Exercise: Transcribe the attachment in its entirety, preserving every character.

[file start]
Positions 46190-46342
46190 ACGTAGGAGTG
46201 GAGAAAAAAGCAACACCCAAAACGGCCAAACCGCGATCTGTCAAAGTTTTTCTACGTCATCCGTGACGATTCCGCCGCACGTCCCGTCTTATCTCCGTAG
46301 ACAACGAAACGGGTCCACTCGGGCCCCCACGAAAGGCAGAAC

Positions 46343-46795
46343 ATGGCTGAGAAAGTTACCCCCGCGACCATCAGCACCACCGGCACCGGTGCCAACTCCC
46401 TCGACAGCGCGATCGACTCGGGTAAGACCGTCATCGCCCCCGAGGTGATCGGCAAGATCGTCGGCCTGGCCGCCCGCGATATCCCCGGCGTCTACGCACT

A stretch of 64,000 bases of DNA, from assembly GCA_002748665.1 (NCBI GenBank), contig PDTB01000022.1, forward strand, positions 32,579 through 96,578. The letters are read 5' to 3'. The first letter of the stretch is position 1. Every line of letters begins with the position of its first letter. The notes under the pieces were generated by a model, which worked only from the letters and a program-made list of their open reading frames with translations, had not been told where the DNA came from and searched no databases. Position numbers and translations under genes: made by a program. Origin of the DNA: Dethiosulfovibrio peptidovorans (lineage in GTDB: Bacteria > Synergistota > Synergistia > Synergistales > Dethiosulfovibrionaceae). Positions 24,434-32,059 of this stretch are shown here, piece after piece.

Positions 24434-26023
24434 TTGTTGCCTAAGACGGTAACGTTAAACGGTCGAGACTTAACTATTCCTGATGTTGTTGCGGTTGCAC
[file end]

Positions 46190-46342
46190 ACGTAGGAGTG
46201 GAGAAAAAAGCAACACCCAAAACGGCCAAACCGCGATCTGTCAAAGTTTTTCTACGTCATCCGTGACGATTCCGCCGCACGTCCCGTCTTATCTCCGTAG
46301 ACAACGAAACGGGTCCACTCGGGCCCCCACGAAAGGCAGAAC

Positions 46343-46795
46343 ATGGCTGAGAAAGTTACCCCCGCGACCATCAGCACCACCGGCACCGGTGCCAACTCCC
46401 TCGACAGCGCGATCGACTCGGGTAAGACCGTCATCGCCCCCGAGGTGATCGGCAAGATCGTCGGCCTGGCCGCCCGCGATATCCCCGGCGTCTACGCACT

A stretch of 64,000 bases of DNA, from assembly GCA_002748665.1 (NCBI GenBank), contig PDTB01000022.1, forward strand, positions 32,579 through 96,578. The letters are read 5' to 3'. The first letter of the stretch is position 1. Every line of letters begins with the position of its first letter. The notes under the pieces were generated by a model, which worked only from the letters and a program-made list of their open reading frames with translations, had not been told where the DNA came from and searched no databases. Position numbers and translations under genes: made by a program. Origin of the DNA: Dethiosulfovibrio peptidovorans (lineage in GTDB: Bacteria > Synergistota > Synergistia > Synergistales > Dethiosulfovibrionaceae). Positions 24,434-32,059 of this stretch are shown here, piece after piece.

Positions 24434-26023
24434 TTGTTGCCTAAGACGGTAACGTTAAACGGTCGAGACTTAACTATTCCTGATGTTGTTGCGGTTGCAC